Kathryn Harrison weighs Chelsea Cain’s ultraviolent Heartsick against its apparent role model, Thomas Harris’s Silence of the Lambs, and Nancy Kline dismisses Doris Lessing’s latest experiment The Cleft as “not very interesting” despite the fact that it tells of a proto-human past in which parthenogenic women called “clefts” ruled the world, then lost their gender purity to a new life form known as “squirts” (and it was all downhill from there). This book sure sounds interesting, despite Kline’s verdict, and I’ll always give a new Doris Lessing experiment a look.

There are only a few missteps in this week’s publication. Liesl Schillinger completely confuses me in her article on Marina Lewycka’s Strawberry Fields; I read her review forwards and backwards and I still can’t figure out what this book is supposed to be. An endpaper in which Pagan Kennedy explores MySpace for literary content is an absolute groaner — a writer who was hip ten years ago telling us about a social networking site that was hip two years ago. Facebook is where writers are congregating now, folks.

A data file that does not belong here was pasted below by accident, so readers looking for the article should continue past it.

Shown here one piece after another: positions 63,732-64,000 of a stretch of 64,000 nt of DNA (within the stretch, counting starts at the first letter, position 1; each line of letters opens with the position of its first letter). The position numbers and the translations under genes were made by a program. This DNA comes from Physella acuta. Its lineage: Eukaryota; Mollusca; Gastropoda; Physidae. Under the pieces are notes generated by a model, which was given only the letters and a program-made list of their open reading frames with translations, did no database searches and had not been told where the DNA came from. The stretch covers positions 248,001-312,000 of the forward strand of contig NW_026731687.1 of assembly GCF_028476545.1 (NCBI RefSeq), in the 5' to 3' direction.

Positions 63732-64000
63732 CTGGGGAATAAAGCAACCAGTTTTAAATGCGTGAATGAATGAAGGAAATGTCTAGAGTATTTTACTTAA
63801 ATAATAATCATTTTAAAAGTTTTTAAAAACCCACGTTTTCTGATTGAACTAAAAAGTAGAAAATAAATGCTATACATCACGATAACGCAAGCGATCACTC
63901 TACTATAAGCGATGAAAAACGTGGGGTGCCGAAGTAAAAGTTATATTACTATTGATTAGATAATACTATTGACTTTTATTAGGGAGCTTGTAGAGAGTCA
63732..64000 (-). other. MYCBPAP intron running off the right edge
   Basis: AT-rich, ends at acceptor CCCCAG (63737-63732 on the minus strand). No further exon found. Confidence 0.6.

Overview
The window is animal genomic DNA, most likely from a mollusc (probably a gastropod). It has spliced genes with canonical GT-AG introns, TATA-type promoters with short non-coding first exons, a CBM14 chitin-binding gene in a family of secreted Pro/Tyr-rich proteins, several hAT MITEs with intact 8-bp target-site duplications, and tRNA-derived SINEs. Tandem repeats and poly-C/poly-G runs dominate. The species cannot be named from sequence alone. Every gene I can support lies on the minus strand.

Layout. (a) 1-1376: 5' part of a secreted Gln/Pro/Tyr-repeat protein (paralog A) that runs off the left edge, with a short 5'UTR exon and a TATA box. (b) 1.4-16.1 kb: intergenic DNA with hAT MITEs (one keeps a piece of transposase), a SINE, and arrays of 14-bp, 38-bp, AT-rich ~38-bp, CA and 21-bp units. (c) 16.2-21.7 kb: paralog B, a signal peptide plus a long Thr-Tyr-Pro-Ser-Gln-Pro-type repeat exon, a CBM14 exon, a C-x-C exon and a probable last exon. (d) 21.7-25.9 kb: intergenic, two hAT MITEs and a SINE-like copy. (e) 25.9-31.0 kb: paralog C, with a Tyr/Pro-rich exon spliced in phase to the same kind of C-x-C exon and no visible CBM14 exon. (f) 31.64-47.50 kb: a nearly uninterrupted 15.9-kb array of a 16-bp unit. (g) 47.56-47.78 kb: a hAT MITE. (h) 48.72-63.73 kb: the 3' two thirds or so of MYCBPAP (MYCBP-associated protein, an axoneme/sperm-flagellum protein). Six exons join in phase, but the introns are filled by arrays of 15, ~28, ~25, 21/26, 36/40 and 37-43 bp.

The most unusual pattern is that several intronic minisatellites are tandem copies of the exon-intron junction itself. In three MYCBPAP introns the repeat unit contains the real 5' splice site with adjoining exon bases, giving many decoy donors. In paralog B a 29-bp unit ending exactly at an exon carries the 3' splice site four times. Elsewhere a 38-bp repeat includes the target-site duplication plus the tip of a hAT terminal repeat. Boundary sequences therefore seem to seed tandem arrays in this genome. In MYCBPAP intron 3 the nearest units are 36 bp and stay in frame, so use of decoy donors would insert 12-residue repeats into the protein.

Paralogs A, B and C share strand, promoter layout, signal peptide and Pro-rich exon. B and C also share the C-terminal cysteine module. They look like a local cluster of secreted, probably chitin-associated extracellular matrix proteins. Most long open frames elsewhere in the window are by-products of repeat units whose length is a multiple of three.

3 Responses

  1. How much was Walden?I can’t
    How much was Walden?

    I can’t really comment on if $27 is a lot for a book. And there are always discounts of at least 20% available, so it’s really only ~22 dollars or less.

    Do you remember back in the 90’s when Kerouac’s letters came out? They were $35 dollars. In the same time since that release house prices have gone up five fold at least. This would mean that the Kerouac book would be $175 today. $27 may actually be less than inflation compared to 10, 20 30 years ago. I don’t know.

    How much, for example was a new fiction book in 1990, 1980, 1970 etc…How much was On the Road?

    How much was the original edition of Walden for someone who had wanted to buy it then?

    Then, what is the inflation equivalent price today?

    As far as paperbacks, they no longer exist any more except as high volume pulpy stuff. Every book now comes out as “trade paperback” — the larger size that used to be rare. So they are still, say, $15 dollars often.

    How much will the trade paperback release of this Smoke Tree Ranch book you’re talking about be?

    Next topic would be: are East Coast legacy publishers even relevant in any way?

  2. Thanks for feedback on
    Thanks for feedback on hardcover pricing, TKG. I see your points. Yes, the $27 price tag really does amount to $22 if you shop around, and books have always been expensive — I agree on both fronts.